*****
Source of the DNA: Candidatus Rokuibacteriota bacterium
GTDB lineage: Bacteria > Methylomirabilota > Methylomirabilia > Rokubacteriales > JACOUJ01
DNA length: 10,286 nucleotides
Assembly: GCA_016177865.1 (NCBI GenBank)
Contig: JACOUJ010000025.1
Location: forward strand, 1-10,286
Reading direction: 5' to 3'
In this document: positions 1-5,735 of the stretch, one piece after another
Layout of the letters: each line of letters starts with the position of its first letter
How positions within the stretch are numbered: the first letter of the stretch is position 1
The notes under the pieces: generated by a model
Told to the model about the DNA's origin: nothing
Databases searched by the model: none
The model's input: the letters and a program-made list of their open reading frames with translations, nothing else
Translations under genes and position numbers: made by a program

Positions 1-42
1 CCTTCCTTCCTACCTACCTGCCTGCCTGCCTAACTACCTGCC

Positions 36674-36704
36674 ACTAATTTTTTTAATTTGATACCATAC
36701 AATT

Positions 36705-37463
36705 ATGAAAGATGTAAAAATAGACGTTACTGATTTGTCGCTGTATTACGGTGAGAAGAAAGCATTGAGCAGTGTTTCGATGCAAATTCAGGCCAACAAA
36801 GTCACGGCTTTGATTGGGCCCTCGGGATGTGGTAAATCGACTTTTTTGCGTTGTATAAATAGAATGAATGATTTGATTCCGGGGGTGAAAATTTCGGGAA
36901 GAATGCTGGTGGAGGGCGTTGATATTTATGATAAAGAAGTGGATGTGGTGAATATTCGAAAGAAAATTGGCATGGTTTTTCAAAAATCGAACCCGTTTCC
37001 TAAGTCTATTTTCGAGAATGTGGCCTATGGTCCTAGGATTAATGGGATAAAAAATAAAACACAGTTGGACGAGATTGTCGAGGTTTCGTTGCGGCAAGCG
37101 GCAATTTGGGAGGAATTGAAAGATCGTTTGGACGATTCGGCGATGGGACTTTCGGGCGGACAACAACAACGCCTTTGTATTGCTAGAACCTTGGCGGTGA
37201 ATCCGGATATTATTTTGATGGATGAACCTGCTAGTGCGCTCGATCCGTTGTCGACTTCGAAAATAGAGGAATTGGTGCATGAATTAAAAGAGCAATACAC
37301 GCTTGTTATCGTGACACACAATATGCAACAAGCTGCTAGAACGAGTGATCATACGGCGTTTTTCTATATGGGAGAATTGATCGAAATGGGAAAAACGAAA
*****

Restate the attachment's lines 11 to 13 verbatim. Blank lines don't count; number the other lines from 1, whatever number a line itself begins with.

The notes under the pieces: generated by a model
Told to the model about the DNA's origin: nothing
Databases searched by the model: none